Not Against Gay Rights

Regular readers will recall that I am collecting all entries in the PostSecret project that explicitly reference Mormonism or the LDS Church. You can see the rest of the entries I’ve collected here.

The newest entry is disappointing for several reasons.

I'm Mormon... and im NOT against gay rights.

1. It’s not really a statement about anything. This person is “not against” gay rights perhaps in the same sense that I’m “not against” macramé.

2. Which gay rights are we talking about? All card carrying Mormons say they support [edit: some] gay rights.

3. Even beyond playing semantics with this one, it’s disappointing that the author of this card thinks this needs to be a secret. Plenty of  Mormons are openly supporting gay marriage.

This secret is a dud. Enough Milk already. I’m ready for some Meat!

7 thoughts on “Not Against Gay Rights”

  1. Oh, come on. It’s not semantics to say the Mormon church has come out against gay rights, specifically, the right to marry. The page you link to is all about limiting rights (under the name of “protecting marriage”). Just because you don’t support taking ALL rights away, like, say, equal housing, does not mean you’re not opposed to gay rights.

  2. @Emily – it’s exactly semantics! No doubt the Church and most of it’s members are adamantly opposed to allowing gay marriage. They’re also adamantly opposed to considering gay marriage a “right”. That’s the point of the link. It’s the church making an argument that they support gay rights, but marriage is not a right.

    Perhaps my statement in the original post is a little broad. Perhaps I should have said “All card carrying Mormons say they support some gay rights.

  3. @Emily – as another follow-up…
    I’m trying to say that “We support gay rights” is something I would expect to hear from Church PR folks. Whether anyone believes it, or whether the church’s actions support the claim, is another question.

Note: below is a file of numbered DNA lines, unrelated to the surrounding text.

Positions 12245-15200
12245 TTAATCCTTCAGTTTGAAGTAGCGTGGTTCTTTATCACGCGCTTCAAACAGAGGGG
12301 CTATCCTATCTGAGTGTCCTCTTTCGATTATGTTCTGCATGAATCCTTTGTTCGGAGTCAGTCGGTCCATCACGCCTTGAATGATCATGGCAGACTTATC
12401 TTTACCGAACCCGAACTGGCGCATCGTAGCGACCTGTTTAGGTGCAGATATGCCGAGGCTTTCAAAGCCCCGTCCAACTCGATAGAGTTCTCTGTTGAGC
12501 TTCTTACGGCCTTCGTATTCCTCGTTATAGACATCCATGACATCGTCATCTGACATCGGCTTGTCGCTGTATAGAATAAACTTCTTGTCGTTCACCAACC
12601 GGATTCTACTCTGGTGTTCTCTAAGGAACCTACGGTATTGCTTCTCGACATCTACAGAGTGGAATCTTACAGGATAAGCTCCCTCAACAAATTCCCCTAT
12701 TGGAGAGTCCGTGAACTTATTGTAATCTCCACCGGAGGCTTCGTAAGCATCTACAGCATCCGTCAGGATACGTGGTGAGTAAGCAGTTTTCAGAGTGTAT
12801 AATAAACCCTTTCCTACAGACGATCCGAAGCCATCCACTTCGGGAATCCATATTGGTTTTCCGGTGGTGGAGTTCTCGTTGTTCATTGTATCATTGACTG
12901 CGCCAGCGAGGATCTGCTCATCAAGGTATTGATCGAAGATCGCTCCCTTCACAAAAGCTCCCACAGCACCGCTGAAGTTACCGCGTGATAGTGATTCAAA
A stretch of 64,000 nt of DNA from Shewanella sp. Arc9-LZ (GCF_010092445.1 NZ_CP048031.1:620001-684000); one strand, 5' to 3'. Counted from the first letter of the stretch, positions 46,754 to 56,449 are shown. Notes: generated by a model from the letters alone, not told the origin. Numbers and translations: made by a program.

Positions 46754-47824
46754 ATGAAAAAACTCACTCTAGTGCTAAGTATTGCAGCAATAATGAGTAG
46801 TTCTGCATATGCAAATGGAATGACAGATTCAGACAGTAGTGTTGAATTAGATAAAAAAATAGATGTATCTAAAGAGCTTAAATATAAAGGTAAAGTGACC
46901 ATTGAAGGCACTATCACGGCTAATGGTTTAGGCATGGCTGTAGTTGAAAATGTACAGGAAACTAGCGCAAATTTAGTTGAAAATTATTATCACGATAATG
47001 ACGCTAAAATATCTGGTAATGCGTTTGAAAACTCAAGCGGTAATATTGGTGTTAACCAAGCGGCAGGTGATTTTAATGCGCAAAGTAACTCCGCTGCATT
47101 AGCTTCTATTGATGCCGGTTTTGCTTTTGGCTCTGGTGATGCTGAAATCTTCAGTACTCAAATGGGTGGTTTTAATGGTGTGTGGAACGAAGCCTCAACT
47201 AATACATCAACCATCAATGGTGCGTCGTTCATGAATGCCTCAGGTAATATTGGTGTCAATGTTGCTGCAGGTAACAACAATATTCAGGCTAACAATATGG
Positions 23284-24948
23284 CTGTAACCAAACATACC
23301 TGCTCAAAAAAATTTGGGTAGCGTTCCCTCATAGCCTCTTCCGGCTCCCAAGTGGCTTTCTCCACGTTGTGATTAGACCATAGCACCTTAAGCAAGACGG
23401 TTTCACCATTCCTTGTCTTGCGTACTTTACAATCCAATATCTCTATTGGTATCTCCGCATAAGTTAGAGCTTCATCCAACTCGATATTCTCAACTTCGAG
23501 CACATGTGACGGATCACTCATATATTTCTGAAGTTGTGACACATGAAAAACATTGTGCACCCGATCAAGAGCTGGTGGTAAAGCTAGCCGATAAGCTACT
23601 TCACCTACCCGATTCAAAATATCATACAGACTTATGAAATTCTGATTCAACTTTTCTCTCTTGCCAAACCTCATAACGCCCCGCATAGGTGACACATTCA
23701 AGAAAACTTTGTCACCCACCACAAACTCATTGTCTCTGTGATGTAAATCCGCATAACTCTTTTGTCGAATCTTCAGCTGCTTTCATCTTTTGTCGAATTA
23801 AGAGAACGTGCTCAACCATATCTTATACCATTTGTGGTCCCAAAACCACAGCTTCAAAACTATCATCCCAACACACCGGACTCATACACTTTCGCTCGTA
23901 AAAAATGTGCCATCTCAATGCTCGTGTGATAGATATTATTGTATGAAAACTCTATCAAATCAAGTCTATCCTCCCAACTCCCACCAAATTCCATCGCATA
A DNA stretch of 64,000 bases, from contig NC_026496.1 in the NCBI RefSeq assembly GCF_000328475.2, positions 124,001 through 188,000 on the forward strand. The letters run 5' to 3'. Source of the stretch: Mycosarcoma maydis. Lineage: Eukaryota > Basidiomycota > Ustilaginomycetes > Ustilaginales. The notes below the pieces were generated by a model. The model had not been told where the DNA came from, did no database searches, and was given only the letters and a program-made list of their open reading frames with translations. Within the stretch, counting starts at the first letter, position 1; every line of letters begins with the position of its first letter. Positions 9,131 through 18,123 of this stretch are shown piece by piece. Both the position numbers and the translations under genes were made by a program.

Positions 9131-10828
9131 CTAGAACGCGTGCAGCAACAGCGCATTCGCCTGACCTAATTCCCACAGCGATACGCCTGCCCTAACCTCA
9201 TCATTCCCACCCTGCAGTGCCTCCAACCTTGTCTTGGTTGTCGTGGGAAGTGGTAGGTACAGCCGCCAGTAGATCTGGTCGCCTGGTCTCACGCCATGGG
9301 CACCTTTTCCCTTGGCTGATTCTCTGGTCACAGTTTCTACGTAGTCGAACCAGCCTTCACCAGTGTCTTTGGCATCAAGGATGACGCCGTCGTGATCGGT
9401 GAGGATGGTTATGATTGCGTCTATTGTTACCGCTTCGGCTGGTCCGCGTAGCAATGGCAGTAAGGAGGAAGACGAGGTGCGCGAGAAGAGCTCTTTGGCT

4. You have good points, but I liked this secret because I realized that I tend to be protective of my support for gay rights. I would never bring it up around my in-laws, for instance, because they are adamantly against gay marriage, etc. So maybe it’s a little bit of a dud, but not a major one!

  5. As a gay mormon (or should I say, as a mormon homo?), may I offer the opinion that it really is all about gay marriage. Housing rights, medical decision-making, employment issues, are all secondary. The church says that two gay people living together are living in sin. Gay marriage takes away that patently unjust and cruel judgement. 23 years after Rosa Parks was arrested for not giving up her bus seat to a white man, the church allowed blacks to receive the priesthood. I’m guessing that about 20 years after Prop 8, the church will find a way to recognize gay marriages; i.e., married gay mormons will be welcome in the LDS community

  6. Did you know that blacks were allowed the priesthood before the Mormon Pioneers trekked out to Utah? (I have friends that learned this while doing genealogy)They weren’t allowed to talk about it or practice it in public because it would have literally torn the church apart much the same way our country has been torn apart by equal rights for blacks. Line upon line, precept upon precept. The word of wisdom is another example. When it was first practiced they focused on tobacco and alcohol use. Then once that was understood they moved to things like tea and coffee.
    However when it comes to gay marriage, the LDS church’s official stand against it is because with these laws gays could sue and the government could try to force gay marriage into our temples. A gay couple is no more deep into sin than someone who sleeps around or regularly watches porn. All of those things along with not fulling church duties, participating gang activity or even not paying your tithing, to say the least, can make a person unworthy. It’s not even a matter of bad PR, but rather a government that is continuously encroaching upon our personal and religious freedoms among others. In my opinion, this day and age a marriage sanctioned by the federal government (which could include gays) should be separated from religious ceremonies and should be practiced separately. Leaving each person and religion “free” to choose who is worthy through their doctrine to marry in their religious ceremonies with out hindering civil rights.

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